On the Use of Conventional Dough Extension Tests in Characterising Flours for Dough Sheetability. I. Experiments

Milan J. Patel, S. Chakrabarti-Bell

    Research output: Contribution to journalArticle

    2 Citations (Scopus)

    Abstract

    The Brabender Extensigraph is commonly used to measure dough strength by stretching a strand of dough until it tears. Data for extension and force are used to rate flours for strength, baking and processing qualities of doughs. The present study was carried out to examine how dough strength relates to dough sheetability. The latter was measured using an instrumented dough sheeter which provided data for dough thickness and roll-closing forces as a pad of dough was sheeted by passing back and forth through a set of rollers with reducing roll-gaps. Doughs were tested fresh and after 45 min of resting for a range of flours. The correlations between dough strength and dough sheetability were poor at all times. The roll forces were affected by dough thickness at each pass indicating dough elasticity affected dough stretchability. Doughs were found to become more elastic following resting. © 2016 by De Gruyter.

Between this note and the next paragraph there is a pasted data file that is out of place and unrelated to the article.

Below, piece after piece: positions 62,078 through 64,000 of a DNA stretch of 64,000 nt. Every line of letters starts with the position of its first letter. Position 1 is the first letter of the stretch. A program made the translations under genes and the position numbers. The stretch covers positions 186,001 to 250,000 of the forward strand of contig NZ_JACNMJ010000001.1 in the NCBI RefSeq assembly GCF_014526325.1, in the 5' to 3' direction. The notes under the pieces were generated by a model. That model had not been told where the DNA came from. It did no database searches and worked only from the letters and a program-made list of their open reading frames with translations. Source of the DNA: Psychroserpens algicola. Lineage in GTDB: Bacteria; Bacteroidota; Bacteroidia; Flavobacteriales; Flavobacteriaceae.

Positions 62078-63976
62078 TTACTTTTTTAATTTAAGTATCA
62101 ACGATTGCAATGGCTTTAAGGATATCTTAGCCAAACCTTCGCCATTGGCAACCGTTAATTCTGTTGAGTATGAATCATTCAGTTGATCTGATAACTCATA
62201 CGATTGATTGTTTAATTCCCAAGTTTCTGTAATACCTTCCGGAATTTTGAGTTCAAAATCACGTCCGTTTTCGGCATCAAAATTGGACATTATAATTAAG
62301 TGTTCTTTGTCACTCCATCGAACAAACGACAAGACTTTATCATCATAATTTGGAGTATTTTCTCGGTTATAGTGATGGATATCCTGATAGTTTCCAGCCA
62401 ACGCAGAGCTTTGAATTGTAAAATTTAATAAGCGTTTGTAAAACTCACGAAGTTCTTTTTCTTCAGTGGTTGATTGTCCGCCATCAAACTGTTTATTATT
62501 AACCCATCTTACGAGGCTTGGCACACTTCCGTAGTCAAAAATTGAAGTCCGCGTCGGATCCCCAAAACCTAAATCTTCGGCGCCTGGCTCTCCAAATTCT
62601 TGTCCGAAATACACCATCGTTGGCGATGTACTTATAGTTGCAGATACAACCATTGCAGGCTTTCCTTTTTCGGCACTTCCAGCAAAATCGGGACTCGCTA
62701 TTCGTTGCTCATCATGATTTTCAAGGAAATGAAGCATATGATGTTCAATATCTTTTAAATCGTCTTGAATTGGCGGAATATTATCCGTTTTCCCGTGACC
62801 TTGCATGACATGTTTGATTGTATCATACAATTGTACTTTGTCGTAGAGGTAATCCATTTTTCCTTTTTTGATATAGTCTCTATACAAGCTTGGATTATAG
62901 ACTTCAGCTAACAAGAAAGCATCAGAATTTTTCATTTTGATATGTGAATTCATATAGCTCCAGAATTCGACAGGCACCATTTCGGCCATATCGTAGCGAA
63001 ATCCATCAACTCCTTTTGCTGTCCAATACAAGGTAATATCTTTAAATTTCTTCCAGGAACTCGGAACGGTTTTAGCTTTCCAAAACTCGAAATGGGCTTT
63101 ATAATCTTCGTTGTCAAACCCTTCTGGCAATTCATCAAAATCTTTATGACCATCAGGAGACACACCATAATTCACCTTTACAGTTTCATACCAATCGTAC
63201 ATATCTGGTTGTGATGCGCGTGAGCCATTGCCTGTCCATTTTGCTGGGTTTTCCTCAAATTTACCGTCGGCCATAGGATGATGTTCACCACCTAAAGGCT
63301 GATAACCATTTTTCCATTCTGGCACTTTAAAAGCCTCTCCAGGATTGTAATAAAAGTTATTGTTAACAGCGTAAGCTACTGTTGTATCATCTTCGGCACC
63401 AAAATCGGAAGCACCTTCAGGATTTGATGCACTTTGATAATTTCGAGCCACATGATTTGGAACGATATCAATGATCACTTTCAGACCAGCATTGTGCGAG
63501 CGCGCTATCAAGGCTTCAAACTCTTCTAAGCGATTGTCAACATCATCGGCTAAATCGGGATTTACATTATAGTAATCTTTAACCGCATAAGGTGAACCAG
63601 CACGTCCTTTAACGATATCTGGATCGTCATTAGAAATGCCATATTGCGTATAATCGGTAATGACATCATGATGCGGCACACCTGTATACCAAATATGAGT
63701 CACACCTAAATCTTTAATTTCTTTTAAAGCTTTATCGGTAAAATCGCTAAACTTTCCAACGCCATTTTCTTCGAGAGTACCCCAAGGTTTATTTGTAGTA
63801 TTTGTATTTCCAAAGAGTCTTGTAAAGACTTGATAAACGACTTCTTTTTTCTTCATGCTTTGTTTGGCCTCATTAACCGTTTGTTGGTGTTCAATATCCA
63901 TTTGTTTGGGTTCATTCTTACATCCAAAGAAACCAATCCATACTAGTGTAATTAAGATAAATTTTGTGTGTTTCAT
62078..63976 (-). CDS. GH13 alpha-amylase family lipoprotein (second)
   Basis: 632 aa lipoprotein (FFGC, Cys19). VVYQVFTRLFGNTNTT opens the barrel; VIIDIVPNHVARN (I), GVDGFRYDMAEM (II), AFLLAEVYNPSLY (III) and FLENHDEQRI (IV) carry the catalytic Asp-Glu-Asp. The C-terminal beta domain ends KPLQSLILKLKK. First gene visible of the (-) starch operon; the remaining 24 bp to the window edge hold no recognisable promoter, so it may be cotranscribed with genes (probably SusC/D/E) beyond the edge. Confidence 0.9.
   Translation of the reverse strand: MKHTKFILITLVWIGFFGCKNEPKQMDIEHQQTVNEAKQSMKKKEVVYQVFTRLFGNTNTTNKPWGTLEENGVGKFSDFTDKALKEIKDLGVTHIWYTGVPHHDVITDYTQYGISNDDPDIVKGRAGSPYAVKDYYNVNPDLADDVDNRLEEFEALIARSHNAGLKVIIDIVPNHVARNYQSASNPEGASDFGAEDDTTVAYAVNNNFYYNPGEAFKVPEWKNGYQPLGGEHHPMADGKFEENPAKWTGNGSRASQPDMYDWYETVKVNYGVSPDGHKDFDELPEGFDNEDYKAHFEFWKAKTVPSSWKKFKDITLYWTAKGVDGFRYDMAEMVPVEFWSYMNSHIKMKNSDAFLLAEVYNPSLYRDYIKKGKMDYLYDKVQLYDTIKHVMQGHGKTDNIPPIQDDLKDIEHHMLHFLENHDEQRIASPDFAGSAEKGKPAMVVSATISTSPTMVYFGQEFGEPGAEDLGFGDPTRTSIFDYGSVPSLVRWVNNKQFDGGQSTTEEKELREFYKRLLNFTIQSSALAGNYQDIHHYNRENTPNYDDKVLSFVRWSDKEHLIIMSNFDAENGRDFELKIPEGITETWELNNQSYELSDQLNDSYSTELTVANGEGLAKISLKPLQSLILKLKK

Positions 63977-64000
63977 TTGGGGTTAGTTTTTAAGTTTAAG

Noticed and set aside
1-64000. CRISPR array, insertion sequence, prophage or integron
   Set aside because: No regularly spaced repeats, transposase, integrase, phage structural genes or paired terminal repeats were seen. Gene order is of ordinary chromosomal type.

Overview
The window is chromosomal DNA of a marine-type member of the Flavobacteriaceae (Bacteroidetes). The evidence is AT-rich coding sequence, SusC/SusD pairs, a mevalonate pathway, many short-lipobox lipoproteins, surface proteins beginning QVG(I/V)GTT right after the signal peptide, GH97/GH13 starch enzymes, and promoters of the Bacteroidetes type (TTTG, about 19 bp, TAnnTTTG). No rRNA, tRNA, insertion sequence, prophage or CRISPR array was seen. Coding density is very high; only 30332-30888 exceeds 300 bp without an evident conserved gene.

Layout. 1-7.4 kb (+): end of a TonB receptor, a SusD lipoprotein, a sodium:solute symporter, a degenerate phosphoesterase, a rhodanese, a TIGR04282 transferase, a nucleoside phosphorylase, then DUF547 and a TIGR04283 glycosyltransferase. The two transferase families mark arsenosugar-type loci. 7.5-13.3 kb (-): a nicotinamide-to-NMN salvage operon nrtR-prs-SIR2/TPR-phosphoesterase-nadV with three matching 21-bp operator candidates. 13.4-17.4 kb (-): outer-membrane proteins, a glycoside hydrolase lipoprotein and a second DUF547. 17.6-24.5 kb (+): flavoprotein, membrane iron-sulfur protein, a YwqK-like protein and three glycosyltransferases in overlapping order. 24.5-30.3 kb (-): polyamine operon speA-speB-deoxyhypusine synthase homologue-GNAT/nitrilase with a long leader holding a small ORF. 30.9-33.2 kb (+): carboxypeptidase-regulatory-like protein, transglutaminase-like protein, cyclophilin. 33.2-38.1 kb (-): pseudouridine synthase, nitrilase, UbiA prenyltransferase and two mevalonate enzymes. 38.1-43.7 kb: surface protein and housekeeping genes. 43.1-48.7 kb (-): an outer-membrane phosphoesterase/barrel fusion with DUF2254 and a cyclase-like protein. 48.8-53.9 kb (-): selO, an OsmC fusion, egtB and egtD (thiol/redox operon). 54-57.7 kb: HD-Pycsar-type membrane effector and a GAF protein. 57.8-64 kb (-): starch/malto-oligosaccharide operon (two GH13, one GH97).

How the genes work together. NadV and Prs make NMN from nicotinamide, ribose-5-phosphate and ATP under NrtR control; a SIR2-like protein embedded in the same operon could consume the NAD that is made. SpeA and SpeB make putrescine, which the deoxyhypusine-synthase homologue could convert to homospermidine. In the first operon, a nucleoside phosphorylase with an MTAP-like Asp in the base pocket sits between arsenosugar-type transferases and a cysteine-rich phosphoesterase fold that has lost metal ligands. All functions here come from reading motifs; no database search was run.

Original languageEnglish
    Pages (from-to)1-10
    Number of pages10
    Journal International Journal of Food Engineering
    Volume12
    Issue number1
    DOIs
    Publication statusPublished - 2016

      Fingerprint

    Cite this